12. James Lang
In 2003 he decided to skip out on school and went straight for the league. Then he was barely drafted late in the second round by the New Orleans Hornets who decided to take a flier on the young prospect. He never made his mark in the NBA and he bounced around the league on short 10 day contracts for his entire career. He was initially waived from his first team because of back injuries and because his coach did not see potential for him to make the active roster. After his NBA dreams came to an end he played overseas in Spain and Israel. The last time he played basketball was with the Utah Flash in the D league. He eventually had to stop playing basketball because he had a stroke that left him partially paralyzed.
11. Jonathan Bender
Jonathan Bender is a former MVP of th 1999 McDonald’s All-American Game, which is an annual all-star game that showcases the best high school basketball players in America. He entered the draft straight out of high school and was drafted fifth overall by the Toronto Raptors. Somehow being a seven footer he only averaged 2 rebounds during his career, he did not have much of an offensive game in the NBA either averaging only 5 points in his career. He was originally drafted by the Raptors but then was traded to the Indiana Pacers on draft night. He ended up playing seven seasons for the Pacers before a knee injury lead him to be waived by the team. Bender attempted to make a comeback with the Knicks in 2009 but he only ended up playing 25 games for them before he retired averaging 5.5 points and 2.2 rebounds in his final season. In 2005 Sports Illustrated rated Bender as the number eleven biggest bust in modern draft history.
10. Ricky Sanchez
Ricky Sanchez is another player who went later in the draft that might not be as well known as some of the players on the list. He made his mark playing high school basketball at the IMG Academy in Florida. After he declared for the draft he had to wait until the 35th pick to hear his name called by the Portland Trailblazers. His draft rights were then traded to the Nuggets. He never saw a single minute in the NBA. Instead he played professionally in Puerto Rico, the CBA, and the D league before it became the G league. At least he was able to continue playing the game he loved professionally. It must still be tough to know he was so close to his dream but still so far.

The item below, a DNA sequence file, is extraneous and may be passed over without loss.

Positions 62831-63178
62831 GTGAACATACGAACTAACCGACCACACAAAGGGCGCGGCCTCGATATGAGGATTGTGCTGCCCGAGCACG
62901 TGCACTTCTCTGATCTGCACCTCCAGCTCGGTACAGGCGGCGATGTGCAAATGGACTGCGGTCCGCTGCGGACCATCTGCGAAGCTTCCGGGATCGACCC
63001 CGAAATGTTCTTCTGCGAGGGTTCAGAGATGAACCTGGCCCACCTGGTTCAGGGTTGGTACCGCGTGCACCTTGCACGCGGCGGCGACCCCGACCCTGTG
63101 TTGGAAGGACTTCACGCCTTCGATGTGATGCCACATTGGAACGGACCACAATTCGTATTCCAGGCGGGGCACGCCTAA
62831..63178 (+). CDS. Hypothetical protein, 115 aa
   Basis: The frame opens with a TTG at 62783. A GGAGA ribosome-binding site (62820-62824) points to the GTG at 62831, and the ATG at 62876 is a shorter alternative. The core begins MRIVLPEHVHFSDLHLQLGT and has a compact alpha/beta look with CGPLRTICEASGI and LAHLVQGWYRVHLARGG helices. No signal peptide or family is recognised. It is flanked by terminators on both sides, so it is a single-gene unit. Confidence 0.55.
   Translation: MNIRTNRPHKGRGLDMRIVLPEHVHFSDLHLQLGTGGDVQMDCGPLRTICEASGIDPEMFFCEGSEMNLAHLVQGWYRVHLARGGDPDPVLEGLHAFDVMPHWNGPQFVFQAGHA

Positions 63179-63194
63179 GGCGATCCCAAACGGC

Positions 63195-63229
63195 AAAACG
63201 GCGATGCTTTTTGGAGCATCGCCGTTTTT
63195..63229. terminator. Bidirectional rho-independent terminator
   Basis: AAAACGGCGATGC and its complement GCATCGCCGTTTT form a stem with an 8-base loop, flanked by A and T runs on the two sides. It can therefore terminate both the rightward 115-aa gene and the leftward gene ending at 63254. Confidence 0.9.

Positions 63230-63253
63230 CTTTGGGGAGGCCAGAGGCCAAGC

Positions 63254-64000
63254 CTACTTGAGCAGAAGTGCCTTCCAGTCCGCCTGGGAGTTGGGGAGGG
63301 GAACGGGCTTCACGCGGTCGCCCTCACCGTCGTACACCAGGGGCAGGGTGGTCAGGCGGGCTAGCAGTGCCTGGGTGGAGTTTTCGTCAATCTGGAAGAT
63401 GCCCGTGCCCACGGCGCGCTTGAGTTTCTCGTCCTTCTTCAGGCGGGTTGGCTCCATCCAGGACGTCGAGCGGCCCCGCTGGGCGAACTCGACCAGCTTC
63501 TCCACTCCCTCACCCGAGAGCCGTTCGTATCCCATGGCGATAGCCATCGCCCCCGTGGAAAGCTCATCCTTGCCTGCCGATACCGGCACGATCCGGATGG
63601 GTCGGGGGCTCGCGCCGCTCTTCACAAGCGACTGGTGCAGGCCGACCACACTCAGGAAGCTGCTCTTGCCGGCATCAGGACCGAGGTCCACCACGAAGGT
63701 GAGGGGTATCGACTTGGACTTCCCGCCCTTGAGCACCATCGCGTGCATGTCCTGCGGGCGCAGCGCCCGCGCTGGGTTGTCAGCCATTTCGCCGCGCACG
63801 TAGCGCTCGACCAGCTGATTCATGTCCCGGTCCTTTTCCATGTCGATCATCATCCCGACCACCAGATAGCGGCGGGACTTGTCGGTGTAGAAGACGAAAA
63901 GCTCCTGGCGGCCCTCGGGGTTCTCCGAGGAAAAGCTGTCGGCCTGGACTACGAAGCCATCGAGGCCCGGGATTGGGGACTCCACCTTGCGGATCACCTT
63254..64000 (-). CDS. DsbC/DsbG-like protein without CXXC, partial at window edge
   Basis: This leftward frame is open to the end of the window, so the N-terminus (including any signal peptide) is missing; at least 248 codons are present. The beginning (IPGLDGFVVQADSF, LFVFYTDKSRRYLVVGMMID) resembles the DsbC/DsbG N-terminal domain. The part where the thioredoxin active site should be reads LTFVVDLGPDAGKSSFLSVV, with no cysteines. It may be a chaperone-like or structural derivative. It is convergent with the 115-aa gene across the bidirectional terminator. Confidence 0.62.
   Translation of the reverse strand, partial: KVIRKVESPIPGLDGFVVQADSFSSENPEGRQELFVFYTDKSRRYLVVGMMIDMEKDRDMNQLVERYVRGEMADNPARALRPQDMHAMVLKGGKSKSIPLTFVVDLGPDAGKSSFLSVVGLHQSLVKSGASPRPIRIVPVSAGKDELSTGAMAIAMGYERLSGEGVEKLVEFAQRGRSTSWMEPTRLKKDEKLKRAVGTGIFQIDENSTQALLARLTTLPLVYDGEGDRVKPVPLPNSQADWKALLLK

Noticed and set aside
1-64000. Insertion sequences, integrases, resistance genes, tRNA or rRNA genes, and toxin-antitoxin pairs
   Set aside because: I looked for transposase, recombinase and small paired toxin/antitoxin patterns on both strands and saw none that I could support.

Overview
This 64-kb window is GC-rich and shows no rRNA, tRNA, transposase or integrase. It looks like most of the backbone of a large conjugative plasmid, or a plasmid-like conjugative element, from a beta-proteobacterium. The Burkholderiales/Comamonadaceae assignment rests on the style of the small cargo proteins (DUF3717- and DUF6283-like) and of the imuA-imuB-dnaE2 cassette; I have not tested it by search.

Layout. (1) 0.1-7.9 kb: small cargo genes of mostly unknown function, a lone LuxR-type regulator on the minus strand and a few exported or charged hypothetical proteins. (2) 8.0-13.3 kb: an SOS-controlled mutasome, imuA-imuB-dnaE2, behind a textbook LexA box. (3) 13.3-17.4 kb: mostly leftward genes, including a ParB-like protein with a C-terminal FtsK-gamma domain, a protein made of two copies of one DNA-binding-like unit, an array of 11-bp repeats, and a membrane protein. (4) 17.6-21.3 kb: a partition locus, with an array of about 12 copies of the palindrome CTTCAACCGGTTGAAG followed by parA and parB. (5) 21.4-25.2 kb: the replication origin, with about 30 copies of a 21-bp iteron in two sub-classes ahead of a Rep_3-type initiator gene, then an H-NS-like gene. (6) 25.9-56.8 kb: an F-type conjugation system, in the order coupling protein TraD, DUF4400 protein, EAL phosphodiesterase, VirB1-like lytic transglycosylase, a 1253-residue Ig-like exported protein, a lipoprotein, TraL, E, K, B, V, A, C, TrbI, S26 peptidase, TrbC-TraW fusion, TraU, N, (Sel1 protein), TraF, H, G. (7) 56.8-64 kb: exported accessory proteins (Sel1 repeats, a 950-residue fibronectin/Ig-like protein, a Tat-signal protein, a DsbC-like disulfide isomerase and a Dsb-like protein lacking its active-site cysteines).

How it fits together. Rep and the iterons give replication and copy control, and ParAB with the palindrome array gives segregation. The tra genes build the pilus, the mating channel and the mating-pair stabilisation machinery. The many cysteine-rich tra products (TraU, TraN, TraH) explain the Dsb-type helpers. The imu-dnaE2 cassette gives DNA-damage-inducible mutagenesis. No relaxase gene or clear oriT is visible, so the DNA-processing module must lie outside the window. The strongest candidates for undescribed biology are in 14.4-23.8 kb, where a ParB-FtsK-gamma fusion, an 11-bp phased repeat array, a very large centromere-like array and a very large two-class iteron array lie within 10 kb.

9. DeSagana Diop
DeSagana Diop is the classic case of a dominant high school big man that could not develop his game in the NBA. He had a long NBA career playing for multiple teams but he could never stick anywhere long enough to make a major impact. He was a solid defensive player at one point in his career and could grab rebounds. However the Cleveland Cavaliers were expecting much more out of him when they drafted him 8th overall back in 2001. His career averages of 2 points per game and 3.7 rebounds prove how limited Diop’s game was. Somehow he parlayed those numbers into a twelve year career playing for the Cavs, Dallas Mavericks, New Jersey Nets, and the Charlotte Bobcats. He is still around the game of basketball; he is now an assistant coach for the Utah Jazz.
8. Leon Smith